Duluth shoulders onto the pages in all of my books, but I will always have a special place in my heart for Stalked, because I think it captures the intensity and character of the Minnesota winter. I always tell readers to keep an extra sweater handy for that one. I spent all of January 2006 in a little cottage out on Park Point, jutting into Lake Superior, while I did the research for Stalked. So if you read it and feel like you’re really out in the middle of a blizzard, with ice balls hanging from your eyelids, well, that’s because I was out on the beach in a storm with my voice recorder, taping my impressions. My wife thought I was nuts.
I think my favorite line from Stalked is where Stride drives onto a frozen lake as the storm pummels him: “The blizzard was a banshee here, a woman in white stretching to the sky and screaming for the dead.”
Who are your favorite writers, and do you feel that other writers influenced you in your use of the spirit of place in your novels?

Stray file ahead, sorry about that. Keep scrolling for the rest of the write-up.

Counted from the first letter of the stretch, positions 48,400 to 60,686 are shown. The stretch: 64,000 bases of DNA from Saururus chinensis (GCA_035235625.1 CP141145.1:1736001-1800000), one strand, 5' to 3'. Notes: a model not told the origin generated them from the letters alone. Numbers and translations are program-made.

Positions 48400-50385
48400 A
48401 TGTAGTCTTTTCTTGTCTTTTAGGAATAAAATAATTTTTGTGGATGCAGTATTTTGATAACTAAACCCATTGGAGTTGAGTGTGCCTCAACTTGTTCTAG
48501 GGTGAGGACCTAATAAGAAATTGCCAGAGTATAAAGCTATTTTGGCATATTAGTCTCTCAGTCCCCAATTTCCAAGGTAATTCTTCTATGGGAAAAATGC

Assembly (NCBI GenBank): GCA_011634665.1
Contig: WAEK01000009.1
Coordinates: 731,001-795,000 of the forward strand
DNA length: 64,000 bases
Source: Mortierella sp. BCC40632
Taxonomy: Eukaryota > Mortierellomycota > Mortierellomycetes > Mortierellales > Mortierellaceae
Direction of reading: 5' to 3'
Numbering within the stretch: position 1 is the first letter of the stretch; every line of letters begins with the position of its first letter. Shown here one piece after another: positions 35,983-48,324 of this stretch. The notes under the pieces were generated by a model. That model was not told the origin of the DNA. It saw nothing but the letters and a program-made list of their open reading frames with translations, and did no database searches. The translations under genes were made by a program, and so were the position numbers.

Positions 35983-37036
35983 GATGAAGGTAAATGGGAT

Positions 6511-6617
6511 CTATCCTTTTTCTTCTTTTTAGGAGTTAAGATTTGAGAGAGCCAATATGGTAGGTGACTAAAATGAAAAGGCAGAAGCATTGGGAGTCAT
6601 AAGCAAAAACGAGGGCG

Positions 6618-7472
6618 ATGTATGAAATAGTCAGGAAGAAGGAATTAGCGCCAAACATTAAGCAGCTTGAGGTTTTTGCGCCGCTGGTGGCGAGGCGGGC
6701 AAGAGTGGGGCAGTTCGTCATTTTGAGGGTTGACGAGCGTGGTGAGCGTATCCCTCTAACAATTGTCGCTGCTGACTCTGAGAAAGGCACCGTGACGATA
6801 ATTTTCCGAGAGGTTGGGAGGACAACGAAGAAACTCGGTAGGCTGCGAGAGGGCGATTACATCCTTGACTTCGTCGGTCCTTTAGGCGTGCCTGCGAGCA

One of my favorite writers is the Canadian author Peter Robinson. He captures the essence of Yorkshire in his Alan Banks series, in much the same way I hoped to do with my Duluth books. I certainly consider him an influence.
What’s next for your protagonist?
My fifth book to feature Jonathan Stride, The Burying Place, arrives in stores on April 13. When the book was released in the UK in December, London’s Daily Mail called me the discovery of the year in crime fiction and said: “Fleshed-out characters, high tension and terrifying twists put Freeman up there with Harlan Coben in the psychological crime stratosphere.” Now that’s what I like to hear.
This book also features one of the creepiest locales I’ve found in the Duluth area…a ruined school in the middle of farmland that is the perfect setting for some very dark events.
Brian, thanks once again for taking time from your busy schedule to be with us on Scene of the Crime.
Visit Brian Freeman’s Web site for more information on the author.